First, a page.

Research Article

Search for Past Life on Mars: Possible Relic Biogenic Activity in Martian Meteorite ALH84001

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Science  16 Aug 1996:
Vol. 273, Issue 5277, pp. 924-930
DOI: 10.1126/science.273.5277.924

Figures

  • Fig. 1.

    (A) Averaged mass spectrum of an interior, carbonate-rich, fracture surface of ALH84001. The spectrum represents the average of 1280 individual spectra defining an analyzed surface region of 750 by 750 μm mapped at a spatial resolution of 50 by 50 μm. (B through E) PAH signal intensity as a function of distance from the ALH84001 fusion crust for the four primary PAHs shown in (A). The fusion crust fragment, which showed no preexisting fractures, was cleaved immediately prior to analysis using a stainless steel scapel and introduced in <2 min into the μL2MS. Each plot represents a section perpendicular to the fusion crust surface, which starts at the exterior and extends a distance of 1200 μm inward. The spatial resolution is 100 μm along the section line and is the average of a 2 by 2 array of 50 by 50 μm analyses, with each analysis spot being the summed average of 5 time-of-flight spectra.

  • Fig. 2.

    False-color backscatter electron (BSE) image of fractured surface of a chip from ALH84001 meteorite showing distribution of the carbonate globules. Orthopyroxene is green and the carbonate globules are orange. Surrounding the Mg-carbonate are a black rim (magnesite) and a white, Fe-rich rim. Scale bar is 0.1 mm. [False color produced by C. Schwandt]

  • Fig. 3.

    BSE image and electron microprobe maps showing the concentration of five elements in a carbonate from ALH84001. The element maps show that the carbonate is chemically zoned. Colors range through red, green, light blue, and deep blue, reflecting the highest to lowest element concentrations. Scale bars for all images are 20 μm. (A) BSE image showing location of orthopyroxene (OPX), clinopyroxene (CPX), apatite (A), and carbonate (MgC, C). Iron-rich rims (R) separate the center of the carbonate (C) from a Mg-rich carbonate (MgC) rim. Region in the box is described in Figs. 5 and 6. (B) Iron is most abundant in the parallel rims, ∼3 μm across, and in a region of the carbonate ∼20 μm in size. (C) Highest S is associated with an Fe-rich rim; it is not homogeneously distributed, but rather located in discrete regions or hot spots in the rim. A lower S abundance is present throughout the globule in patchy areas. (D) Higher concentrations of Mg are shown in the Fe-poor outer region of the carbonate. A Mg-rich region (MgC), ∼8 μm across, is located between the two Fe-rich rims. (E) Ca-rich regions are associated with the apatite, the Fe-rich core of the carbonate, and the clinopyroxene. (F) P-rich regions are associated with the apatite.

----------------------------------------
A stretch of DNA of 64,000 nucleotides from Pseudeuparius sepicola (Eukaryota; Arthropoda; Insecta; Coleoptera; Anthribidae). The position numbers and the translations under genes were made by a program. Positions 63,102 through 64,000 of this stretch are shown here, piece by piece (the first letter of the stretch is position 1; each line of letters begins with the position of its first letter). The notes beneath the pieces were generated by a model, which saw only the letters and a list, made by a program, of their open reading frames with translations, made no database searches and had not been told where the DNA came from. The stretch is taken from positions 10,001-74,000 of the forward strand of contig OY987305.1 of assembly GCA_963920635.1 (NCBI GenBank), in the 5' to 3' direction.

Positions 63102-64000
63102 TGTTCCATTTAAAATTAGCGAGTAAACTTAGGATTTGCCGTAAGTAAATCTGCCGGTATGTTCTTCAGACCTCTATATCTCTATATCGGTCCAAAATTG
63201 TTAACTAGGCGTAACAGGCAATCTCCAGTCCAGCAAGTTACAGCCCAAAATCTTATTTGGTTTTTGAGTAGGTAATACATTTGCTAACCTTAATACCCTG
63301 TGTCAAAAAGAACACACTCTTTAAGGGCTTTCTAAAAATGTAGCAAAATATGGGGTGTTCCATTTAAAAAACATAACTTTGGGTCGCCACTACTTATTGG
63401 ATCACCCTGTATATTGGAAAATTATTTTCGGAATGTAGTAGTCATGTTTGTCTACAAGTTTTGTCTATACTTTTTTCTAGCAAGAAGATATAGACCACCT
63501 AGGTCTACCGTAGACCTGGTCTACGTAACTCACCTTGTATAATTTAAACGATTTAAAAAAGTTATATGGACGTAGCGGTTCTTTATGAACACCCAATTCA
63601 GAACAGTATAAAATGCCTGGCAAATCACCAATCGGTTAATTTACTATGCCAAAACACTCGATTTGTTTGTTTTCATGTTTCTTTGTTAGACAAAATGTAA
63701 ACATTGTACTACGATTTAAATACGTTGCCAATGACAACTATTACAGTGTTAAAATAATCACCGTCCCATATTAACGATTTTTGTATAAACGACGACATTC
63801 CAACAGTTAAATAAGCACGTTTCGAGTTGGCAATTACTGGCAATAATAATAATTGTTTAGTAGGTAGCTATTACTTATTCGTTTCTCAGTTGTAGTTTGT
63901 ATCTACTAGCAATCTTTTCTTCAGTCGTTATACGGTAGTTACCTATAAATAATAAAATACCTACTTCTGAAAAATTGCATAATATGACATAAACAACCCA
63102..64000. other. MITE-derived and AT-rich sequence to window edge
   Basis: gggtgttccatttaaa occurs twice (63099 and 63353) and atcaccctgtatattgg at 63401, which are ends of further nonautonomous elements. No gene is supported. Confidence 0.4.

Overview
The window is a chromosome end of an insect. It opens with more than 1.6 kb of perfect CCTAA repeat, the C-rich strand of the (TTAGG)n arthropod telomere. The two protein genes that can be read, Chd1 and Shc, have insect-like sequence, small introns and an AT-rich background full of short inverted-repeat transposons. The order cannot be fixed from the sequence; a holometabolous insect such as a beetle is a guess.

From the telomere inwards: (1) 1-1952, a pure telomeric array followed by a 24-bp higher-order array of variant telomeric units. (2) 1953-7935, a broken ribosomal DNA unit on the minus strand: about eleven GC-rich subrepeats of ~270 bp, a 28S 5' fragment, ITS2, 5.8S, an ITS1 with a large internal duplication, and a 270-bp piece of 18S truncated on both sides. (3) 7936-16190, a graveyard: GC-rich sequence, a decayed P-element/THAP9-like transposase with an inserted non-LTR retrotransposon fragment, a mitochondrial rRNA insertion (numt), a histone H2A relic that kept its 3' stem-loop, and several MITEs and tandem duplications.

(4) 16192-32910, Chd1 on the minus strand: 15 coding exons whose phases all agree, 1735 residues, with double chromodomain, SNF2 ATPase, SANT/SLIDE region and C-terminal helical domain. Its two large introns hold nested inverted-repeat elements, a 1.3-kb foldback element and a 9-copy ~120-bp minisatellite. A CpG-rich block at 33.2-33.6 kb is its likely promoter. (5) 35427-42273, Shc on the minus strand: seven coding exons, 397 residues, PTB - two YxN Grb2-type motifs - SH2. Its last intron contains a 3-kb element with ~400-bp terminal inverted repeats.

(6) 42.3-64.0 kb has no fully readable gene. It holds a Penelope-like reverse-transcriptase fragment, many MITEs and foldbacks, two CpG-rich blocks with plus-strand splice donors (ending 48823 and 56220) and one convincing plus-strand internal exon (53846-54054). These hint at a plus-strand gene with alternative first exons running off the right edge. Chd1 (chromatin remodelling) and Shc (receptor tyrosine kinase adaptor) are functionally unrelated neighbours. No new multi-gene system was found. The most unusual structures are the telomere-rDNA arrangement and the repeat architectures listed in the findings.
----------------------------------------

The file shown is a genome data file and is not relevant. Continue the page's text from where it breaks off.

• Fig. 4.

    TEM images of a thin section obtained from part of the same fragment shown in Fig. 3A (from the region of arrow I, Fig. 3A). (A) Image at low magnification showing the Fe-rich rim containing fine-grain magnetite and Fe-sulfide phases and their association with the surrounding carbonate (C) and orthopyroxene (opx). (B) High magnification of a magnetite-rich area in (A) showing the distribution of individual magnetite crystals (high contrast) within the fine-grain carbonate (low contrast). (C) High magnification of a pyrrhotite-rich region showing the distribution of individual pyrrhotite particles (two black arrows in the center) together with magnetite (other arrows) within the fine-grained carbonate (low contrast).

  • Fig. 5.
  • Fig. 6.

    High-resolution SEM images showing ovoid and elongate features associated with ALH84001 carbonate globules. (A) Surface of Fe-rich rim area. Numerous ovoids, about 100 nm in diameter, are present (arrows). Tubular-shaped bodies are also apparent (arrows). Smaller angular grains may be the magnetite and pyrrhotite found by TEM. (B) Close view of central region of carbonate (away from rim areas) showing textured surface and nanometer ovoids and elongated forms (arrows).